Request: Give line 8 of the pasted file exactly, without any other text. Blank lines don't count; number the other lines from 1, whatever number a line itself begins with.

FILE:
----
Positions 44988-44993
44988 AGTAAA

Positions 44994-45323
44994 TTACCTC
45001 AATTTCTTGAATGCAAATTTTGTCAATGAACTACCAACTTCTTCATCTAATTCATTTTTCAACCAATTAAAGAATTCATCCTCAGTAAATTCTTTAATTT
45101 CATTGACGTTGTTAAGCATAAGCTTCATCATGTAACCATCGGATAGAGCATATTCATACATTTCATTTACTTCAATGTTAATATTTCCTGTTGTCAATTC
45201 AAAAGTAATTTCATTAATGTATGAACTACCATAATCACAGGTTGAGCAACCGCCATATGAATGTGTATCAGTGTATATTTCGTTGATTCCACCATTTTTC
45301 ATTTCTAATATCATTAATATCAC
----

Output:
45301 ATTTCTAATATCATTAATATCAC